Israel is a Jewish country, however there are many other religions which are active and thriving in the country and Kezia found them fascinating to learn about. It’s clear that moving to a new country for your gap year will surprise you in many ways and you will learn about new people and places that you would have never known about otherwise.
What did you learn about yourself while on your Kibbutz experience?
Kezia learned that she was able to live in close proximity with a group of new people.
She hadn’t known her housemates for very long and she had only met the Americans she was living with at the start of the gap year programme. Living with housemates is not the same as living at home with your parents and siblings. When you live at home and you’re accustomed to having things done for you, you get worried that you won’t be capable of functioning for yourself once you leave home.
You develop on your gap year; you learn how to look after yourself, you give up bad habits and pick up new ones and generally function as an adult.
Being pushed into that environment where she suddenly had to become an adult and look after herself made her realise that she is able to live independently.
Would you Recommend a Kibbutz?
Yes. Now that Kezia is at university, she can see how much of an impact her gap year had on her self-confidence and independence.
In hindsight, she sees that she was not ready for college or uni a year earlier and through her gap year, she has the life experience and knowledge to think ‘yes, I can live away from my family’ ‘yes, I can do this’. This has meant that she is a much happier person living in Leeds now than she would have been without taking the time to mature and develop into a more confident person in Israel.
Most importantly, gap years are fun! You meet friends that will stay with you for life and make memories that will last a lifetime.
There will be crazy and confusing times and you will have dramatic relationships and many, many, hilarious moments. One thing in particular that I loved hearing about when talking to Kezia was this activity called ‘Shnat (the gap year programme she was on) Confessions’.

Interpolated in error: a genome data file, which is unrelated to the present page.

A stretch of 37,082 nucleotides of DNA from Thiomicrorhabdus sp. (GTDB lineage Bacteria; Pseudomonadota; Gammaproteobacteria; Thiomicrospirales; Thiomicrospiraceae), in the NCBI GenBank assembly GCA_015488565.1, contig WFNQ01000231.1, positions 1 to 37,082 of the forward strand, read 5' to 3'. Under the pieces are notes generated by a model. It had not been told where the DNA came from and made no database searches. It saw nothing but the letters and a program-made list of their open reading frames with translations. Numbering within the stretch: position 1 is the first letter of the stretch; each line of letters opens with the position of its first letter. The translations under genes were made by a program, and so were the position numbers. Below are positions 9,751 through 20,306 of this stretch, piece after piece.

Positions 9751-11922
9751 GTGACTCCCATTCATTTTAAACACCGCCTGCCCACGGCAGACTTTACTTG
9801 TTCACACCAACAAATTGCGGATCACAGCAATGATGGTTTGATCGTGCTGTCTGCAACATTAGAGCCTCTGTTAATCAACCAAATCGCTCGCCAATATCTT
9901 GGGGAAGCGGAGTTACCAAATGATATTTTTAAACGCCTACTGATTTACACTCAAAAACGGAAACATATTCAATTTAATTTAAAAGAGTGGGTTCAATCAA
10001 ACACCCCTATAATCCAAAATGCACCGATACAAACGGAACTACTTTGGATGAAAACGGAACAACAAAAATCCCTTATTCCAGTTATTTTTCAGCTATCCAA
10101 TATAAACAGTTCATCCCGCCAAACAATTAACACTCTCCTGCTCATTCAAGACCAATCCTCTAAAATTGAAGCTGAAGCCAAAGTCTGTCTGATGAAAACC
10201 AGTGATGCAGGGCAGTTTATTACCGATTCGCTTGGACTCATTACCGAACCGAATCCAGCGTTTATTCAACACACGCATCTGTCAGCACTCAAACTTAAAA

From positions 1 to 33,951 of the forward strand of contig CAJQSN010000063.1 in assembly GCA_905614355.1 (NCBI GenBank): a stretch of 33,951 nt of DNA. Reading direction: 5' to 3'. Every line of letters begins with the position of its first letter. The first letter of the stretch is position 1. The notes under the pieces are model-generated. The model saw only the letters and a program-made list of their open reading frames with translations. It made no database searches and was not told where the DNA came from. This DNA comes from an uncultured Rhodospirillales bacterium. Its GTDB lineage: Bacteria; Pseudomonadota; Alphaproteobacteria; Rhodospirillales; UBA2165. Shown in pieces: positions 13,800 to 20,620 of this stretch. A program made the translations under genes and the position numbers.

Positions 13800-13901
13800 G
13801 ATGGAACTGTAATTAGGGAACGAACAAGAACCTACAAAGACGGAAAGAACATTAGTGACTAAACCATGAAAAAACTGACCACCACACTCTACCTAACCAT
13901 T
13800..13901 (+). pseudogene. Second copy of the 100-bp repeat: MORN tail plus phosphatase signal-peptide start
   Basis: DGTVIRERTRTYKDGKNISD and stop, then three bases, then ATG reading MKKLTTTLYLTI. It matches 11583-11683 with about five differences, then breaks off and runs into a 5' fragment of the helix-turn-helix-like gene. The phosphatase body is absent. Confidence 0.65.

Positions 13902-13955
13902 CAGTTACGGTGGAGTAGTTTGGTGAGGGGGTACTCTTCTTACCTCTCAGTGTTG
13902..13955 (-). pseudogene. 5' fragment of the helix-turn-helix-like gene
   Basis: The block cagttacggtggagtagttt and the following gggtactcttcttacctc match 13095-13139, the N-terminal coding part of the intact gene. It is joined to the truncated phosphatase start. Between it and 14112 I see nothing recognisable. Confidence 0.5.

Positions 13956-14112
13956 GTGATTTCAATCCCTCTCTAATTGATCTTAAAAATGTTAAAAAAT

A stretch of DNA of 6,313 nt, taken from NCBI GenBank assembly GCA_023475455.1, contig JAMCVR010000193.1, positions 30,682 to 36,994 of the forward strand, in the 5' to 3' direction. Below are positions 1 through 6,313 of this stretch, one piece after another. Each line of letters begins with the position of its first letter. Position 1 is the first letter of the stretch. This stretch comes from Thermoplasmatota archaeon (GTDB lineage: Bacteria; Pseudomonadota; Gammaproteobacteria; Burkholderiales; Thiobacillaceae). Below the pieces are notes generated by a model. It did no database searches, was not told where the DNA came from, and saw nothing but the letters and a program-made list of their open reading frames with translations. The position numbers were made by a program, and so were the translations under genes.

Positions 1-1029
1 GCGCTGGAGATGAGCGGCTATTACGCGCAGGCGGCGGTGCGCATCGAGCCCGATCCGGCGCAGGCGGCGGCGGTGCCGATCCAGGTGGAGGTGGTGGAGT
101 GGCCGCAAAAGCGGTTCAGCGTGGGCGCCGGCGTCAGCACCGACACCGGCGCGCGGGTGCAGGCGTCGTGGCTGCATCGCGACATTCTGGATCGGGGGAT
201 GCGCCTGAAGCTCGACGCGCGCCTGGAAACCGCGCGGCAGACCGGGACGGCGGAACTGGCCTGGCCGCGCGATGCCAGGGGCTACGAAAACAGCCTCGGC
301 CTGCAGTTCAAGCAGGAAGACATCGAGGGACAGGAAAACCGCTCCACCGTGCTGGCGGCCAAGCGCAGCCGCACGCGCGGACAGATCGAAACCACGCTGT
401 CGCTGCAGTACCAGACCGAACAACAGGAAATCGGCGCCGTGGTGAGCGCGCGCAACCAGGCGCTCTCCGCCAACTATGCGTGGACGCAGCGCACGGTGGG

This was held at the end of the year, where all the housemates sat together and read out anonymous notes about the most terrible and unforgivable things they had done over the course of the nine months.
An example of this is when two of the girls made soup for one of the vegan housemates and didn’t tell him they used a chicken stock cube!
What Did You Have to Keep Reminding Yourself About?
Push through all the hard times because they will get easier.
Life in a Kibbutz – and gap years in general –can be difficult. It’s so fulfilling and incredible and life-changing but it won’t always be easy. You have a lot to get used to; the people, the living conditions, the separation from your family and old friends.
There will be times where you don’t think you are capable of staying away from home for the whole duration of the programme but you can do it. It will take time and you will need support but it is fully within your capabilities to push forward and make the most of your time away.
What Qualities Are Essential for Kibbutz Life?
Be open! You have already opened yourself up to a completely new life so it is essential that you keep your mind and heart as open as possible.
You also need to be open to share. You send your clothes off to laundry and you may not get it back, everyone puts their money together and everyone earns the same amount. It’s an alien concept at first which is why you need to be able to be patient and adjust to your new and very different way of living.